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I am trying to parallelise the use of a perl script. The input and output arguments for the perl script take the filenames from a directory. This is straightforward with gnu parallel.

ls dir | parallel script.pl --input {} --output {.}.out

However, an additional argument in the script requires that I get the value of the first row and last row, second column, from each file... something like

ls dir | parallel script.pl --input {} --output {.}.out --otherargs range:{1}-{2}

where the {1} and {2} are derived from a previous/simultaneous use of awk or sed to get these values with, for example

awk 'NR==1 {print $2}; END {print $2}' 

But where do I put (how can I put) this awk like step in the "workflow" to allow the perl script to use it?

Looking at

Change text in argument for xargs (or GNU Parallel)

would the right approach simply be to do this?

ls | parallel script.pl --input {} --output {.}.out --otherargs range:{1}-{2} :::: <(awk 'NR==1 {print $2}) <(awk 'END {print $2})

Thank you.

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Where would awk 'NR==1 {print $2}' take its input? From ls as well? –  konsolebox Sep 6 '13 at 11:22
Yes, that's the idea. script.pl and awk both take input from the file list. –  beckerhopper Sep 6 '13 at 11:40

3 Answers 3

up vote 1 down vote accepted

It is not really clear what you want. If this is not, then give us a full example of input and the wanted output.

ls | parallel script.pl --input {3} --output {3.}.out --otherargs range:{1}-{2} :::: <(ls | awk 'NR==1 {print $2}') <(ls | awk 'END {print $2}') -


parallel script.pl --input {3} --output {3.}.out --otherargs range:{1}-{2} :::: <(ls | awk 'NR==1 {print $2}') <(ls | awk 'END {print $2}') <(ls)

Walk through the tutorial http://www.gnu.org/software/parallel/parallel_tutorial.html Your command line will love you for it.

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Ole - thank you. That's exactly what I was thinking of. So {3} is the filename from the first ls call and then 1 and 2 are made from the <() syntax in GNU parallel? Is the dash on the end needed? –  beckerhopper Sep 7 '13 at 16:36
The - at the end refers to stdin (i.e. the stuff before the | ). Answer updated with alternative. –  Ole Tange Sep 7 '13 at 20:26
@beckerhopper I have a made a note in our conversation about how this could be inefficient. And as expected calling ls thrice is needed for that one line command. I'm not sure how you could prefer this solution. –  konsolebox Sep 9 '13 at 14:11

This could be the solution you need:

readarray -t LIST < <(ls)
FIRST=${LIST[0]}; LAST=${LIST[@]:(-1)}
printf '%s\n' "${LIST[@]}" | parallel script.pl --input {} --output {.}.out --otherargs "range:${FIRST}-${LAST}"

Run it as bash script.sh. And perhaps you need to run sort? <(ls | sort). I think the concept will already follow even if you have a different source for $FIRST and $LAST.

A similar concept using a temporary file:

ls > temp
FIRST=$(awk 'NR==1 {print $2}' temp)
LAST=$(awk 'END {print $2}' temp}
parallel script.pl --input {} --output {.}.out --otherargs "range:${FIRST}-${LAST}" < temp

Also I think this is what you you really need with your Awk commands:

{read -r FIRST; read -r LAST;} < <(awk 'NR==1{print $2;next}{t=$2};END{print t}' temp)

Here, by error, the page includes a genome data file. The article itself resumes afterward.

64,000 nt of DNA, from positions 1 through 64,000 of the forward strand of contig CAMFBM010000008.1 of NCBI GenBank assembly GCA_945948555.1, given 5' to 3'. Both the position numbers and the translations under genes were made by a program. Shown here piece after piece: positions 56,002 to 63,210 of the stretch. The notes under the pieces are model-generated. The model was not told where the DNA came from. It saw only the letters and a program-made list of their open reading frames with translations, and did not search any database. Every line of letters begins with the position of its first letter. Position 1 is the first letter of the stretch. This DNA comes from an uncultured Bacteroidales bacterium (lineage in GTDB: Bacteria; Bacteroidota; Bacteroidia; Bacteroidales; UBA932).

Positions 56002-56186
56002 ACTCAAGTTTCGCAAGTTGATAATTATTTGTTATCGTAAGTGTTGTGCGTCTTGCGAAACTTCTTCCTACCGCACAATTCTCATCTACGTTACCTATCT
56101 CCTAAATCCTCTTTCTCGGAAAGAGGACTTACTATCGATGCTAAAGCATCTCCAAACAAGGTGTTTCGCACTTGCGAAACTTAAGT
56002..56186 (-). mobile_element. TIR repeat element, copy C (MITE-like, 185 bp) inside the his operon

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I see what you are saying, but doesn't this make the acquisition of the first and last data a serial process and only the call to script.pl parallel? –  beckerhopper Sep 6 '13 at 11:42
@beckerhopper I don't really comprehend what you mean, but would you have a different result with that? You should also note that you can't read input twice, so you can't have multiple processes (parallel, awk, awk) reading a single output (ls). You have to store the output somewhere first like on a buffer (an array this case), and get your parameters accordingly. –  konsolebox Sep 6 '13 at 12:08
If you want you can call ls twice, or thrice for every process but that would be just the same. Storing its output first on a buffer would be more efficient. And who knows that the output may already be different after the second or the third time. –  konsolebox Sep 6 '13 at 12:09
The concept of using tee and the likes to duplicate output is just the same. Internally it would still store the input to a buffer before sending it to another two or more processes. –  konsolebox Sep 6 '13 at 12:12
Good ideas. I have answered this myself but can't post it yet (reputation too low). bash script to collect relevant data and pass it to perl script. Run bash script in GNU parallel. Full details to come. –  beckerhopper Sep 6 '13 at 14:51

My own solution was a bash script, passed to GNU paralle, but Ole's above is more elegant (a GNU parallel one liner)..... the bash script that collects the relevant variables and passes them to the perl script. Run this script in GNU parallel.

Here is the bash script

describer=$(echo ${sample} | sed 's/.sync//') # removes .sync suffix
a=($(awk 'NR==1 {print $2}' ${sample}))
b=($(awk 'END {print $2}' ${sample}))

perl script.pl --input ${describer}.sync --output ${describer}.genepop  
--argument scaffold_1:$a-$b  

Followed by

ls | parallel bash bash.script.sh

This makes the collection of the variables from the file part and parcel of a files analysis.

Thanks for the motivating insight konsolebox. I should have paid attention to my own old post too.

Storing text and numeric variable from file to use in perl script

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